Thursday, January 12, 2012

Battle of the bald continues to ignore women of color

On Wednesday, I saw reports about a recently created Facebook fan page encouraging a new look for an old favorite – the Barbie doll.

The "Beautiful and Bald Barbie! Let's see if we can get it made" campaign, which began in early December, reported about 15,000 fans on Wednesday morning. Today, the page has more than 37,000 fans (I witnessed a 600 fan jump in a 15-minute time span last night).

The creators of the fan page say, "We would like to see a Beautiful and Bald Barbie made to help young girls who suffer from hair loss due to cancer treatments, Alopecia or Trichotillomania. Also, for young girls who are having trouble coping with their mother's hair loss from chemo. Many children have some difficulty accepting their mother, sister, aunt, grandparent or friend going from a long haired to a bald." [sic]

I commend these women for wanting to shed a greater light on the issue of how young girls are affected by cancer and other diseases, whether it is directly or indirectly. It is difficult enough growing up in a society where they are bombarded with looking a certain way, being the perfect size and wearing the right clothes and accessories without then having to try to fit in with their peers when they’ve lost their hair.

Reportedly, the two women, the growing fan base and others have deluged the Mattel company – maker of Barbie – with letters and phone calls, with their vote to create a new doll that would be so inspirational to tens of thousands young girls and would teach millions of others a little more about acceptance.

Mattel confirms it has received the requests, but reportedly doesn’t take ideas from outside sources. However, if the toy company does decide to create a doll for this segment of society, I’m not sure if I’m entirely on board with the idea.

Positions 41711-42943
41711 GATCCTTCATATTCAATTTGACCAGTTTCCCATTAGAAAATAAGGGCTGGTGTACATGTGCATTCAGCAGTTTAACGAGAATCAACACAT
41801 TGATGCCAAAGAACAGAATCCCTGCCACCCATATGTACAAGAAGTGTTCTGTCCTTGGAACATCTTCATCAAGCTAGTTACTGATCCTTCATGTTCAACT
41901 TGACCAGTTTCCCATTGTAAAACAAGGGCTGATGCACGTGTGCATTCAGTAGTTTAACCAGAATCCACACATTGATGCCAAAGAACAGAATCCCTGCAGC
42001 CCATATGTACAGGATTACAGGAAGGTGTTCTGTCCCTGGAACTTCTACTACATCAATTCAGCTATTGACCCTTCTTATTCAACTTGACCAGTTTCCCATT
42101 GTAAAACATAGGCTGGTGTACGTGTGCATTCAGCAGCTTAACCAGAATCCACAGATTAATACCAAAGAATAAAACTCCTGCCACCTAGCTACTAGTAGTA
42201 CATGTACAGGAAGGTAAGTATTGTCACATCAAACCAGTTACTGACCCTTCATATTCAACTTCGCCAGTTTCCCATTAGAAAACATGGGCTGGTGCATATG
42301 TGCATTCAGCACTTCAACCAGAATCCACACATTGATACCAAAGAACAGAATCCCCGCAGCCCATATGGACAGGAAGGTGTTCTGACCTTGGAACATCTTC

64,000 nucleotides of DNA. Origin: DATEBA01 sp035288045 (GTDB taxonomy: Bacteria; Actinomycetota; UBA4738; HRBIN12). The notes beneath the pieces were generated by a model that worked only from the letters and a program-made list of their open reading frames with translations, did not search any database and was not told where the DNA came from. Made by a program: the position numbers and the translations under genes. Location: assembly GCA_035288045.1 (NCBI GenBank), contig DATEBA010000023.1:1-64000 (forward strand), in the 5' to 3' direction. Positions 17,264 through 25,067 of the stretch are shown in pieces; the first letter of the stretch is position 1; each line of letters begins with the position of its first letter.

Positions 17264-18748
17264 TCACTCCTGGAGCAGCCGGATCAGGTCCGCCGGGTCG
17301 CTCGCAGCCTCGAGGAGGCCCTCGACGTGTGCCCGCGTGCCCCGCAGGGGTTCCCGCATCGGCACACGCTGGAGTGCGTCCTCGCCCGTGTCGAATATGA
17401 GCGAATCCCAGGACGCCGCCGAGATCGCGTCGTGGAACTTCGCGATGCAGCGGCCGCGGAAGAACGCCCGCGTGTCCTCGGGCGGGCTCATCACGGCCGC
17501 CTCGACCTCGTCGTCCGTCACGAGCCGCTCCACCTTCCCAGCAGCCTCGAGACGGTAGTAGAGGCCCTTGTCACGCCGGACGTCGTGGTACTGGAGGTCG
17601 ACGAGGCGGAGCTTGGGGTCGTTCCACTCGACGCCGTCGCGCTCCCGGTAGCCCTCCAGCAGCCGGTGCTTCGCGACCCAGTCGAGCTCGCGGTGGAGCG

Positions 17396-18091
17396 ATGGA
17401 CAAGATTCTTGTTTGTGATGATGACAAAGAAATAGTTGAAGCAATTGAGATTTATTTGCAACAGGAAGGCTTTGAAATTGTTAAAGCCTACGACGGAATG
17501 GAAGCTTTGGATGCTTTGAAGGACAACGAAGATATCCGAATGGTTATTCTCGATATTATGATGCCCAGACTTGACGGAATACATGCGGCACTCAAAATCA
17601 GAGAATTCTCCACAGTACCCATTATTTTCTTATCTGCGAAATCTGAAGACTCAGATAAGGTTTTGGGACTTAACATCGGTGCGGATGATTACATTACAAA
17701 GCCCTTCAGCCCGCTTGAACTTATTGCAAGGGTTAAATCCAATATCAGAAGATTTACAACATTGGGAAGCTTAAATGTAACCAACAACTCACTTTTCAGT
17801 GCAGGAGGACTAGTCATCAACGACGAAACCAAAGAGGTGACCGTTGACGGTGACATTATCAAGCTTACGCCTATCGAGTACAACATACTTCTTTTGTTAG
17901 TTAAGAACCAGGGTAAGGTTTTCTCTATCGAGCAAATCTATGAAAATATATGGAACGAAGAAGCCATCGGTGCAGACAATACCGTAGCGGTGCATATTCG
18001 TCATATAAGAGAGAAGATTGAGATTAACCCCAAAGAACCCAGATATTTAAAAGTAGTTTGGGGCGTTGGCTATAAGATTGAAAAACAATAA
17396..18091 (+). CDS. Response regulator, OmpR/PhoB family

I am beyond sympathetic when it comes to anyone suffering from a life-threatening disease, especially when it afflicts our youth. But if Mattel eventually creates a bald doll, it should represent more than girls impacted by disease.

For many cultures around the world, being bald is a thing of beauty. It represents strength, self-confidence and often times is considered sexy (by adults). But why hasn’t Mattel done more to be globally correct? A few years ago, it did launch the “S.I.S.” – So In Style” – collection to mixed reviews as the line of dolls all have long and mostly light-colored hair.

In a 2009 CNN article, Tanisa Zoe Samuel, an African-American iReporter from the Turks and Caicos, in the Caribbean, said, "Black women come in all shades, shapes and varieties that there is just no way to capture everyone with three dolls."

The S.I.S. collection was a great move – but it does not represent the millions of women representing thousands of ethnic groups who would love to have a doll for their daughters that gives the girls pride in who they are versus a doll that often promotes the idea that what they purchase to enhance their natural beauty is something for which to strive.

It just seems that once again, women of color are being ignored and devalued - and replaced with a "cause" that is something more people can get on board with. I hope Mattel – if it comes up with the idea “on its own” to create a bald Barbie – will think twice about its mission to be inclusive.

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